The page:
w w w . L a w y e r S e r v i c e s . i n

Gurupada Das v/s The State of West Bengal

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    C.R.A. No. 483 of 2014

    Decided On, 14 February 2020

    At, High Court of Judicature at Calcutta


    For the Appellant: Kallol Mondal, Sabir Ahmed, Amrita Chel, Souvik Das, Anamitra Banerjee, Advocates. For the Respondent: A.K. Maiti, S. Bardhan, N.P. Agarwala, Advocates.

Judgment Text

Sahidullah Munshi, J.

This appeal is against the judgment and order of conviction dated 19th May, 2014 passed by the learned Additional District and Sessions Judge, 1st Court, Purba Medinipur at Tamluk in Sessions Trial No. 1(12) of 2012 arising out of Sessions Case No. 259(9) of 2012 convicting the appellant under Section 376(2)(f) of the Indian Penal Code and sentencing the convict to suffer rigorous imprisonment for life with fine of Rs.50,000/-, in default to suffer further imprisonment for 6 months for the offence punishable under Section 376(2)(f) IPC. In short the prosecution case is that on 26.05.2012 at about 10.00 am de facto complainant's daughter (victim girl / prosecutrix) aged about 5 years while playing outside her house after coming back from school, accused Gurupada Das called her and took her on his bicycle to a nearby bush near his house and then allured her in the name of buying biscuit and new garment. Thereafter, the appellant made a bed with short cloth. It has been alleged that the accused tried to make the victim sleep and committed offence upon her person. As the de facto complainant, accused and victim were known to each other because the appellant's brother Prasanta was the son-in-law of the victim's grandfather, there had been a conversation between the accused and the complainant over telephone and, thereafter, the victim was sent by the appellant to the complainant through his brother, Prasanta.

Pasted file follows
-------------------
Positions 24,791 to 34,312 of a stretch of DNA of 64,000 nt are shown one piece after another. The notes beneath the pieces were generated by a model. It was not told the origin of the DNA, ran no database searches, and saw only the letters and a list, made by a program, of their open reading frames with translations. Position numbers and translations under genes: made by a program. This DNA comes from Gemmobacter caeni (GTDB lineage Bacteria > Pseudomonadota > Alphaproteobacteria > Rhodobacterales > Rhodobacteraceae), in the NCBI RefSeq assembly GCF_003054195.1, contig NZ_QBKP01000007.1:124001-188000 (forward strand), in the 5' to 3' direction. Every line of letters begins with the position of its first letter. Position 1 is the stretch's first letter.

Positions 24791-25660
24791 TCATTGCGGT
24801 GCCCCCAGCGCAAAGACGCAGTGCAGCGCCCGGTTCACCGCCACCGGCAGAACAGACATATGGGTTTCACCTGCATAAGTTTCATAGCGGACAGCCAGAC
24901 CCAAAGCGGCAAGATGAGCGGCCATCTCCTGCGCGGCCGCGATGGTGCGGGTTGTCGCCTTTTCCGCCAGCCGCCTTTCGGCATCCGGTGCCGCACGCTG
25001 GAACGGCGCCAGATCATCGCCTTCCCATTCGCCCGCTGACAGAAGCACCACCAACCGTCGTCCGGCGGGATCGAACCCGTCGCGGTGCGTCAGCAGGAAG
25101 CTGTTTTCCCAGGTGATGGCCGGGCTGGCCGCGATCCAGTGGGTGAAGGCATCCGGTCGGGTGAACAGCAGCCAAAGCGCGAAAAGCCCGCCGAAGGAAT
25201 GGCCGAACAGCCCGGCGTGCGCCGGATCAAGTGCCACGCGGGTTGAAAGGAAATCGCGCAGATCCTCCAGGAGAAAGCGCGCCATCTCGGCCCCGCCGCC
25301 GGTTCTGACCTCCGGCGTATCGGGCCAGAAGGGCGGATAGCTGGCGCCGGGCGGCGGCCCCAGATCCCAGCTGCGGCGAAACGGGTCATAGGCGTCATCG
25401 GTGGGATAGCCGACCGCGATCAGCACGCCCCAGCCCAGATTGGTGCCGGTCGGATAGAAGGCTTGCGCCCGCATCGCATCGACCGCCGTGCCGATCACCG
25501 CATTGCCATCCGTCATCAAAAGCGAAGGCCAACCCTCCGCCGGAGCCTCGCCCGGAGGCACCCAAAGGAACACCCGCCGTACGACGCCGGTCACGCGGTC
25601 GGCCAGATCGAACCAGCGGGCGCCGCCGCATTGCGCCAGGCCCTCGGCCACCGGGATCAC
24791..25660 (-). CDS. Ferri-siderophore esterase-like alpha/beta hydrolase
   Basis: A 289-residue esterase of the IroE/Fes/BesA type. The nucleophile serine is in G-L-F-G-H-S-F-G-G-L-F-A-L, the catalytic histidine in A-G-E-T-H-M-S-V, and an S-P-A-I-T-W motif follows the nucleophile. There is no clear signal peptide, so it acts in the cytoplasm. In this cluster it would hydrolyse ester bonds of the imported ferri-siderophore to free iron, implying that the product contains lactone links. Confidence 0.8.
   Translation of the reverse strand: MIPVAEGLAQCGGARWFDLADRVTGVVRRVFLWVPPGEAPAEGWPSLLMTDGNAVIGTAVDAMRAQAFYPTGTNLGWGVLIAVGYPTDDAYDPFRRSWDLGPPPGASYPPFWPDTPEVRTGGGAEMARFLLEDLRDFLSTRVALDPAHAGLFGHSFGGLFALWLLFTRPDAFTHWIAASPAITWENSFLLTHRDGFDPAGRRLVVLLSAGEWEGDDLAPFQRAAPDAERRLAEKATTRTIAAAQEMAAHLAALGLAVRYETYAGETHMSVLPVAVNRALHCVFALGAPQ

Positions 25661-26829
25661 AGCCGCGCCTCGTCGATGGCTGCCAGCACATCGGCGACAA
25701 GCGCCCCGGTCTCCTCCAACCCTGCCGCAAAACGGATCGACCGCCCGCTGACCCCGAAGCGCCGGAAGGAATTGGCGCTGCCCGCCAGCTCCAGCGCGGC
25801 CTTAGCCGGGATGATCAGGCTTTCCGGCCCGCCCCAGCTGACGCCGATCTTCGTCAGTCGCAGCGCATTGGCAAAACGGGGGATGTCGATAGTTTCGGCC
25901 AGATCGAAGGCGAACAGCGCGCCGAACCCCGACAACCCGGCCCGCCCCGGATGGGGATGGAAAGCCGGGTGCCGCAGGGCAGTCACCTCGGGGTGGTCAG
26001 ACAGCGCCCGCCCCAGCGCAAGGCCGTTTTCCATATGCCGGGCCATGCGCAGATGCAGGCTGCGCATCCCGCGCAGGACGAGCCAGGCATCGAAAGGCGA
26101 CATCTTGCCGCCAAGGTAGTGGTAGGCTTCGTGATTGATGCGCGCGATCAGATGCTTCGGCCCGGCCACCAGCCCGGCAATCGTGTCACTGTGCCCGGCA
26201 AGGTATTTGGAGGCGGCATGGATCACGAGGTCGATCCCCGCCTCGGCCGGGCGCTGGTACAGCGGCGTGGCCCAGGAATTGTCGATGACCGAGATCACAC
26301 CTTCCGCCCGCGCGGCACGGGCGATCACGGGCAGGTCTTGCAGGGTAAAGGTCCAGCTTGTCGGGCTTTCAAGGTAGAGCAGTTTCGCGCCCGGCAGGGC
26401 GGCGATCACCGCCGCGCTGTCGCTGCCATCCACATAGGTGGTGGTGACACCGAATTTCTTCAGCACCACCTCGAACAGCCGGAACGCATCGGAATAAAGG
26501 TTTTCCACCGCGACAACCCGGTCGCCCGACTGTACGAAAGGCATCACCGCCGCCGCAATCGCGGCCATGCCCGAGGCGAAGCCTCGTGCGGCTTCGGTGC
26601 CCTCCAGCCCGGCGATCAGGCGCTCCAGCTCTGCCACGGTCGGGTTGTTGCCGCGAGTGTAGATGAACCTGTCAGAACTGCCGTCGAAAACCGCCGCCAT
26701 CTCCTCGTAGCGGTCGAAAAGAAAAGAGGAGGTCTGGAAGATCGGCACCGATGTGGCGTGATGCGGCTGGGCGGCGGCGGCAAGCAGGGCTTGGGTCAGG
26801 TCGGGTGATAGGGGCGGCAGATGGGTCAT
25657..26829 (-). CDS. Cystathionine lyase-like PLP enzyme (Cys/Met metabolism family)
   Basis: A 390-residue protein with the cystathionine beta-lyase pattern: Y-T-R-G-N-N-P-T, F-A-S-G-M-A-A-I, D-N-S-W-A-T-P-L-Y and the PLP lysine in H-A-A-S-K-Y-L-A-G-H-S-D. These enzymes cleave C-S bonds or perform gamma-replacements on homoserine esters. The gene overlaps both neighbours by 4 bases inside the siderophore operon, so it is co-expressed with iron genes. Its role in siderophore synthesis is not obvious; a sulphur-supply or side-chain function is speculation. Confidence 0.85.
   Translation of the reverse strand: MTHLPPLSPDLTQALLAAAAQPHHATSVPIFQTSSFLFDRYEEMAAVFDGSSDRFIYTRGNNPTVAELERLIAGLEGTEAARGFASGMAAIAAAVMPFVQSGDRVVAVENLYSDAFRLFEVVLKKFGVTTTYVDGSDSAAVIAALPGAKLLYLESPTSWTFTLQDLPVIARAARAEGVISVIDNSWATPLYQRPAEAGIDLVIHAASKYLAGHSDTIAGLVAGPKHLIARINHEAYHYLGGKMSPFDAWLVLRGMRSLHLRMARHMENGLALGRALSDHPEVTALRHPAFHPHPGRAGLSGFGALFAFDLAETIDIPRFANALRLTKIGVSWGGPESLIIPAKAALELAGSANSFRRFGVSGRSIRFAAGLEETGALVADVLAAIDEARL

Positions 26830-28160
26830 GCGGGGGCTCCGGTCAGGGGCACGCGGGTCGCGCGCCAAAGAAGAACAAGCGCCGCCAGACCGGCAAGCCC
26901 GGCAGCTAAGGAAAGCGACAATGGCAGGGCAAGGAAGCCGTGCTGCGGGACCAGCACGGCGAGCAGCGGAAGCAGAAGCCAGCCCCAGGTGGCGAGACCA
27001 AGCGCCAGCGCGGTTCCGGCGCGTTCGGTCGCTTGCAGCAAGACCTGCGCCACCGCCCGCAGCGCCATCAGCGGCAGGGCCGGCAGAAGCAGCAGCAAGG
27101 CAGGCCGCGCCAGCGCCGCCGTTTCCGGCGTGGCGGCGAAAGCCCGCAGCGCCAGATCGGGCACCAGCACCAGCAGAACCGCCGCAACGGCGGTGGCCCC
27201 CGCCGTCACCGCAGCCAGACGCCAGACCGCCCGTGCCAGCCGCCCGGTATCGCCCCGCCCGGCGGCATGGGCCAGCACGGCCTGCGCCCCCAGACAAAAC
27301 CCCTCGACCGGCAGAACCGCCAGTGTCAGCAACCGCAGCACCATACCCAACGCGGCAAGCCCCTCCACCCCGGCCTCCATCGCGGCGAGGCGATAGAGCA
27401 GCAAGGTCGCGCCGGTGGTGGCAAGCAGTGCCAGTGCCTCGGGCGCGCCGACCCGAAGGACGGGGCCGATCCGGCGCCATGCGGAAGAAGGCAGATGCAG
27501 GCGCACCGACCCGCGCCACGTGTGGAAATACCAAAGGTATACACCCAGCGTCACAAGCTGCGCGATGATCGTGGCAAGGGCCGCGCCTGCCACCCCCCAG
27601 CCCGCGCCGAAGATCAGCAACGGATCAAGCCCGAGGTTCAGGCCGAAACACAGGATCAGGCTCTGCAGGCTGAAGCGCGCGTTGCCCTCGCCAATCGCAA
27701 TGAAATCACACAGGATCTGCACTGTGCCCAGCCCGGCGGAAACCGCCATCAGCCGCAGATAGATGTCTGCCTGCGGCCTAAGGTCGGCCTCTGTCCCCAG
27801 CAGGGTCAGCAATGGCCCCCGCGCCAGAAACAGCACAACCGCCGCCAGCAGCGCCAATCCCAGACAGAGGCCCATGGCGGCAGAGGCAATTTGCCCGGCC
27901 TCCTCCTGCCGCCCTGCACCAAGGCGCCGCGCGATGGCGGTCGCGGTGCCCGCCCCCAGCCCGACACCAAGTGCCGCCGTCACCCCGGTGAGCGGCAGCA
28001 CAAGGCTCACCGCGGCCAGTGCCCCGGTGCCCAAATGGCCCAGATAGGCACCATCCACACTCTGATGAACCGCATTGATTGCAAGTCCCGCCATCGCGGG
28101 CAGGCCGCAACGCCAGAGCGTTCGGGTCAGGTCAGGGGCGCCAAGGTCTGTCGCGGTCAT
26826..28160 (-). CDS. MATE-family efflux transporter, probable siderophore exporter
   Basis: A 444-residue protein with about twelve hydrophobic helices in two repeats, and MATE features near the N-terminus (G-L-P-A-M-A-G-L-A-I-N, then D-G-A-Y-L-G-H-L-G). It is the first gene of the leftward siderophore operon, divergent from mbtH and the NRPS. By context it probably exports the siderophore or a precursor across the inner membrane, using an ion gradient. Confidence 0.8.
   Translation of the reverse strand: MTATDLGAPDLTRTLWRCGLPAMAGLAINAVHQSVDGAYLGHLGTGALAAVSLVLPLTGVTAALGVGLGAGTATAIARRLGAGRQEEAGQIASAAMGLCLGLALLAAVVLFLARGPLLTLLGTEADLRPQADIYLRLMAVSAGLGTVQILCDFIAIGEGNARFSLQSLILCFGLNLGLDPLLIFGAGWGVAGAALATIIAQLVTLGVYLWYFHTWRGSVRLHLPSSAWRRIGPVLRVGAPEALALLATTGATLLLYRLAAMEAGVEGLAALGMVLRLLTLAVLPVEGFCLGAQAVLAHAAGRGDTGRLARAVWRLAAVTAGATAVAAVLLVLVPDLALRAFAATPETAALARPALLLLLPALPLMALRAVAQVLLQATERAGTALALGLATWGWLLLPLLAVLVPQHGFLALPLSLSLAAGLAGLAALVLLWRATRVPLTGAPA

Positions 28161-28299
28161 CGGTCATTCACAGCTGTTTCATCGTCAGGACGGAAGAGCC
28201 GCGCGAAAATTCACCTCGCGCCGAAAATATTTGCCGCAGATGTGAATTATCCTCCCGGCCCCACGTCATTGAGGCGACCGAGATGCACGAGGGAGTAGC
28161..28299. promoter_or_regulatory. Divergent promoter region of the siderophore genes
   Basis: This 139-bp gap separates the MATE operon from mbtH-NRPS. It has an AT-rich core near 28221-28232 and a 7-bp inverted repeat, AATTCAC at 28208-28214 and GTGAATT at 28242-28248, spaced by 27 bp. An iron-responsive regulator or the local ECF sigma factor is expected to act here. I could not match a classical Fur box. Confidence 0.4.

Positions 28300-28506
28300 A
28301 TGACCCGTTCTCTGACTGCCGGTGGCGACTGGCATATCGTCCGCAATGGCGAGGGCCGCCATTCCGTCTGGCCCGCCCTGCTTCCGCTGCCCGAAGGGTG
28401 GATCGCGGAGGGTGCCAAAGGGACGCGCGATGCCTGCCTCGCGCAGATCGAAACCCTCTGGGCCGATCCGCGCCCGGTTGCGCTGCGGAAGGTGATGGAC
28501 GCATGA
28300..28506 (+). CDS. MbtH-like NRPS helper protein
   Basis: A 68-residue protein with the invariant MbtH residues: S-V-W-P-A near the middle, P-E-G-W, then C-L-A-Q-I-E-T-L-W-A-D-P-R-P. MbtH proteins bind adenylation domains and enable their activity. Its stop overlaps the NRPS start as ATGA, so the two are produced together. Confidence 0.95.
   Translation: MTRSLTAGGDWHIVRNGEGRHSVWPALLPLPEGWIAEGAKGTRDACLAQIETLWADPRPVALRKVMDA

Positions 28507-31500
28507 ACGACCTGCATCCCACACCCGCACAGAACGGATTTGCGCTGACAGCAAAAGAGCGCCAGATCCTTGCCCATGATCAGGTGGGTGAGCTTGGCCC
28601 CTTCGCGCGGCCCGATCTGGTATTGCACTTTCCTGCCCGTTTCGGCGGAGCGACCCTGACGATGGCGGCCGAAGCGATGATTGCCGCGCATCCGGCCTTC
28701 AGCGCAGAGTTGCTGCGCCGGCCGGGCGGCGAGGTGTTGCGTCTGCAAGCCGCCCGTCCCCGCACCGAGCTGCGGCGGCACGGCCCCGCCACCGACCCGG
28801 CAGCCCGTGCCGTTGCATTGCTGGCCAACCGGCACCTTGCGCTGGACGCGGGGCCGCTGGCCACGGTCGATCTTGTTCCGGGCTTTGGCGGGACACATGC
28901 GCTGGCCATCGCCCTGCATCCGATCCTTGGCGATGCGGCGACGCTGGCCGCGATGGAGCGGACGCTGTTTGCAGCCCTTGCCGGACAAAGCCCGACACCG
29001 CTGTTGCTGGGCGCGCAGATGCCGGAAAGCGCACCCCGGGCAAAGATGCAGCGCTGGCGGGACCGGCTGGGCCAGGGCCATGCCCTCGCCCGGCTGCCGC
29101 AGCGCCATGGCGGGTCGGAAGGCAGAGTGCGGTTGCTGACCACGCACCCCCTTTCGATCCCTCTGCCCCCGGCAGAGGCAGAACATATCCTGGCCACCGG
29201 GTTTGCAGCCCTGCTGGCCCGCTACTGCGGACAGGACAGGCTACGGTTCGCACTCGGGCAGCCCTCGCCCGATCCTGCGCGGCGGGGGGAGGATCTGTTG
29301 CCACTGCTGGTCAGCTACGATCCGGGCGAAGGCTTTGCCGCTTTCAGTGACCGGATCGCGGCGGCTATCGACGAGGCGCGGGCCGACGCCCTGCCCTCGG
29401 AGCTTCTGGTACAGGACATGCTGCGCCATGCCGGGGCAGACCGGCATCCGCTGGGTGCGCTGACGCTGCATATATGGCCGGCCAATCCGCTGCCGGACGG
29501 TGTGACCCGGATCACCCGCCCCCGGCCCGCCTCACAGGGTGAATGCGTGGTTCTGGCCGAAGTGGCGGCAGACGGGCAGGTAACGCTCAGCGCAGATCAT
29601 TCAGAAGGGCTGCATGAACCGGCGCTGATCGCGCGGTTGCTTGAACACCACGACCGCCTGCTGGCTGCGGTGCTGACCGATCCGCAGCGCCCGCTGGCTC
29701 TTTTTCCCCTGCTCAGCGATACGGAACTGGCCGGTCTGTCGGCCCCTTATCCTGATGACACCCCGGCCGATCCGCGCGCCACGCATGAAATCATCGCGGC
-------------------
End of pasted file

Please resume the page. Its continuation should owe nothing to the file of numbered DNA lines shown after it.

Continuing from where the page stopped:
Alleged incident took place on 26th May, 2012 at 10.00 am but the complaint was registered on 31st May, 2012. In the complaint it was stated that due to treatment of the victim the complainant was busy and could not lodge the complaint in time.

The appellant faced trial before the Court of the learned Additional District and Sessions Judge, 1st Court, Purba Medinipur at Tamluk in Sessions Trial no. 1(12) of 2012 corresponding to Sessions Case no. 259(9) of 2012 to answer the charges pertaining to commission of offence punishable under Section 376(2)(f) of Indian Penal Code, 1860. The said case arose out of Nandakumar Police Station No. 148/12 dated 31.05.2012 under Section 376(2)(f) of Indian Penal Code, 1860 (G.R.- 777/12) which in turn had been registered for investigation on the basis of the aforesaid complaint lodged by the complainant Smt. Bhabani Goswami.

It is the further case of the prosecution that after commission of offence, the accused took the victim girl to a pond nearby his house washed her whole body and called the de facto complainant to take her daughter. It is the complainant's assertion that she took the victim immediately to Nandakumar Block Primary Health Centre (BPHC) and after hearing the entire incident from the victim, she lodged complaint at a belated stage as she was busy with her daughter's treatment.

On the basis of the written complaint lodged by the de facto complainant, mother of the prosecutrix, Nandakumar Police Station started a case being no. 148 of 12 dated 21.05.2012 under Section 376(2)(f) IPC and the accused pleaded not guilty and claimed to be tried.

In the trial, prosecution has examined as many as 13 witnesses. After consideration of the documents marked exhibits and the witnesses cited by the prosecution as also the examination of the accused under section 313 of the Code of Criminal Procedure, learned Court below came to a finding that the accused is guilty of committing the offence for which charge was framed.

On perusal of the charge as was framed on 18th December, 2012, Mr. Mondal appearing for the appellant pointed out that severe discrepancies appear whereby the learned Judge has simply implicated the accused with the charge of committing rape under Section 376(2)(f) of IPC as the accused had taken the victim to a jungle located nearby his house on a bicycle. According to him framing of the charge is wrong. He also pointed out that in the complaint it is clearly written by the de facto complainant that her daughter was lured by the accused by promising to buy biscuits and garment for her whereas in the charge instead of the word 'lure' the word 'seduce' has been used which is different from what has been used in the FIR. According to Mr. Mondal the entire prosecution proceeded on a wrong footing inasmuch as the framing of charge is defective.

PW1 is the victim. Her statement was recorded by the learned Magistrate under Section 164 of the Code of Criminal Procedure and the same has been tendered in evidence and marked as Exbt.4.